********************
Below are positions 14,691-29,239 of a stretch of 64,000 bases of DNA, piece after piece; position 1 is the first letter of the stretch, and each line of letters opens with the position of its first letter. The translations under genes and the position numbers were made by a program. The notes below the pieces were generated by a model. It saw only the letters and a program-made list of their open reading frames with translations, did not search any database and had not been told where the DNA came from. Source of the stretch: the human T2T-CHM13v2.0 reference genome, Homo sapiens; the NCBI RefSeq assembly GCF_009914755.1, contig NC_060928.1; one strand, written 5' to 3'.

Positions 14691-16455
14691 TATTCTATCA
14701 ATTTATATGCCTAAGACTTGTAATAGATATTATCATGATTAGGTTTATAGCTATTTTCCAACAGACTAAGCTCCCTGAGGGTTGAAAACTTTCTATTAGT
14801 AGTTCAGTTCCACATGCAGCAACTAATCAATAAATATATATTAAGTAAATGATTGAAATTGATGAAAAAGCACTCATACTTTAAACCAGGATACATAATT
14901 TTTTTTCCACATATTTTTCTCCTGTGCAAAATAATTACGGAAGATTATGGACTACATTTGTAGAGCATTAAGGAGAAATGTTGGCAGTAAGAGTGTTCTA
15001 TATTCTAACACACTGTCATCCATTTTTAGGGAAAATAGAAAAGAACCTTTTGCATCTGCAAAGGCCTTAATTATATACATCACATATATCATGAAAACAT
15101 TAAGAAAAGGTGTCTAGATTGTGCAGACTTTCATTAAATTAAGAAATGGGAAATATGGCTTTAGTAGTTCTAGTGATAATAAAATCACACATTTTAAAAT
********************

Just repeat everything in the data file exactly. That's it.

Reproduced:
Below are positions 14,691-29,239 of a stretch of 64,000 bases of DNA, piece after piece; position 1 is the first letter of the stretch, and each line of letters opens with the position of its first letter. The translations under genes and the position numbers were made by a program. The notes below the pieces were generated by a model. It saw only the letters and a program-made list of their open reading frames with translations, did not search any database and had not been told where the DNA came from. Source of the stretch: the human T2T-CHM13v2.0 reference genome, Homo sapiens; the NCBI RefSeq assembly GCF_009914755.1, contig NC_060928.1; one strand, written 5' to 3'.

Positions 14691-16455
14691 TATTCTATCA
14701 ATTTATATGCCTAAGACTTGTAATAGATATTATCATGATTAGGTTTATAGCTATTTTCCAACAGACTAAGCTCCCTGAGGGTTGAAAACTTTCTATTAGT
14801 AGTTCAGTTCCACATGCAGCAACTAATCAATAAATATATATTAAGTAAATGATTGAAATTGATGAAAAAGCACTCATACTTTAAACCAGGATACATAATT
14901 TTTTTTCCACATATTTTTCTCCTGTGCAAAATAATTACGGAAGATTATGGACTACATTTGTAGAGCATTAAGGAGAAATGTTGGCAGTAAGAGTGTTCTA
15001 TATTCTAACACACTGTCATCCATTTTTAGGGAAAATAGAAAAGAACCTTTTGCATCTGCAAAGGCCTTAATTATATACATCACATATATCATGAAAACAT
15101 TAAGAAAAGGTGTCTAGATTGTGCAGACTTTCATTAAATTAAGAAATGGGAAATATGGCTTTAGTAGTTCTAGTGATAATAAAATCACACATTTTAAAAT